Located in a strange, out-of-the-way narrow alley is Chokolait, its dark brown wooden tables not leaving a lot of room for those who want to get their keys cut next door. Ross, the owner, greets us with Chokolait’s signature dish, a hot chocolate shot – a concoction of half-milk, half-dark pure melted chocolate. Lifting the glass to my lips, the thick chocolate elixir glides down my throat and I figure if this were in some chocolate river, much like Augustus Gloop (yet obviously classier), I would also risk being sucked up a pipe. I’m slowly succumbing to what can only be described as a state of chocolate drunkenness.

This is the only Chokolait and it relies heavily on regular customers. Ross describes the current chocolate scene; there has been a notable shift from regular milk chocolate to darker varieties, due to dark being a ‘healthier’ option – therefore less guilt.

“They would usually move from milk chocolate, maybe to a half-half and then to a light-dark chocolate maybe 52/53/55 percent,” he reflects. “And then gradually you find customers start to enjoy the dark chocolate and they want something a bit more intense and a little more interesting.”

You can tell Ross is passionate about his chocolate. His eyes are lit up in excitement and the grey curls under his black beret flutter with every animated head movement as he tells us about the interest in single origin chocolate. Leaving us with confident predictions for chocolate’s future –different countries and differing cocoa contents means combinations and flavours are endless – we are cheerily waved goodbye.

Back into the arcades, my hidden container has slowly been filling up.  We’ve not eaten that much chocolate but I feel as if I’ve scoffed ten Cadbury blocks. Given orange cointreau truffles while listening to the history of Koko Black I feel the hairs on the back of my neck stand up. Ogling the chocolate in my hand is a middle-aged couple attempting to get in on the action. I manage not to voice ‘my precious’ and sidle away before they get the idea and move on.

Kristen is now explaining tempering – heating and cooling the chocolate to distribute the crystals – in front of a large glass window where the chocolatiers are hard at work piping chocolate into moulds. In their tall chef’s hats, they work with machine-like precision to produce the sweet treats filling the glass counter inside the store. Single origin chocolate is also popular at Koko Black – they even stock a block from the Dominion Republic at 100% cocoa.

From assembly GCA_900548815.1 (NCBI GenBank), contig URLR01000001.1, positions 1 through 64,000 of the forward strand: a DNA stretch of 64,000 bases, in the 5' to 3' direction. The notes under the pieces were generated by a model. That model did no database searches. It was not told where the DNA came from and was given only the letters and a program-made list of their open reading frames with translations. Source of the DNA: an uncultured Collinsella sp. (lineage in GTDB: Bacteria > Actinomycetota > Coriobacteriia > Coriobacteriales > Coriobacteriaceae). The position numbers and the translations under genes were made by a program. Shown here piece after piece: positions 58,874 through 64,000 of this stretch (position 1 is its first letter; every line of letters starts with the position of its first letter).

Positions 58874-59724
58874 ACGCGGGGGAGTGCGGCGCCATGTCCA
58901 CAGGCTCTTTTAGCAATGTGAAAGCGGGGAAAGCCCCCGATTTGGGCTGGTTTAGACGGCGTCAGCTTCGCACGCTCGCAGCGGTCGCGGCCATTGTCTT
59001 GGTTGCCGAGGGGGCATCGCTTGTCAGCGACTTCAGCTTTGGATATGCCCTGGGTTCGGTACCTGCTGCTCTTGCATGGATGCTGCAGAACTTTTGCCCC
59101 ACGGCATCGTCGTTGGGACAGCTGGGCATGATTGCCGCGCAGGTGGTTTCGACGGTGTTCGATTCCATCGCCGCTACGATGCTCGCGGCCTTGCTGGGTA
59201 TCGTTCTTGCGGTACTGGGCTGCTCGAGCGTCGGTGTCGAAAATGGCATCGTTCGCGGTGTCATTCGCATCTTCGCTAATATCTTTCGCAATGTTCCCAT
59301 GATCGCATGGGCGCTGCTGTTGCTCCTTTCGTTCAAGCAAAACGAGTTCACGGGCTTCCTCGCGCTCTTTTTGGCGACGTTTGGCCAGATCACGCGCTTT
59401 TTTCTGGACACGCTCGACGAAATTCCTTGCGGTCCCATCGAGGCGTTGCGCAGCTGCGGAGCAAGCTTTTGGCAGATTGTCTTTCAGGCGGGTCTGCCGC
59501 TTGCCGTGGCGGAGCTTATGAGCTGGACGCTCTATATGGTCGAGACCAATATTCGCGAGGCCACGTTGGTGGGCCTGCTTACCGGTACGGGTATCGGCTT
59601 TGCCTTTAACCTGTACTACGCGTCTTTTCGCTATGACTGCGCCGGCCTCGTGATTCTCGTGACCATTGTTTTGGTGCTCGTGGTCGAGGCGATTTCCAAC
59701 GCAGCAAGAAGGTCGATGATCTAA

Largely affected by the chocolate haze which has settled over us, Laurent Boulangerie Patisserie for afternoon tea seems perfect. Mounting the chunky grand staircase to the second floor, the low lighting is just right as we plonk ourselves on the couches to consider cake-selection. Interestingly, no one has picked a cake with anything to do with chocolate.

Carefully trying not to squish our decadent (non-chocolate) cakes – I’ve got a strawberry tart, my mother a citron one – it’s ‘cakes to go’ as we descend the winding staircase and out to a late Melbourne afternoon.

My sweet tooth aches – it looks like it’s time to find a salty potato chip to lick.

Hungry for more?

Melbourne Chocoholic Tours, created by self-confessed chocoholic Suzie Wharton in 1995, offers eight tours from Friday through to Sunday visiting chocolate shops around Melbourne city.


Phone: 9686 4655

‘Chocolate and Historical Treats Walk’

Time: Friday 2pm, 1.5-2hours (with all destinations visited at a leisurely pace)

Cost: $37 (all-inclusive)

Stops: Haigh’s, Lindt Chocolait Cafe, Chokolait, Koko Black and Laurent Boulangerie Patisserie (afternoon tea)

Gift packs containing chocolates from one of Melbourne’s top chocolatiers and/or chocoholic badges can also be purchased at an extra cost.

Chocolate Bites

–          Dark chocolate is full of antioxidants and has been shown to have a positive effect on blood sugar levels

–          A small square of quality chocolate a day can lower your blood pressure and cut your risk of heart disease

–          Chocolate works like a mild anti-depressant as it increases serotonin and endorphin levels in the brain making people feel happy

–          Australians eat on average 5-6kg a year each!


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October 2012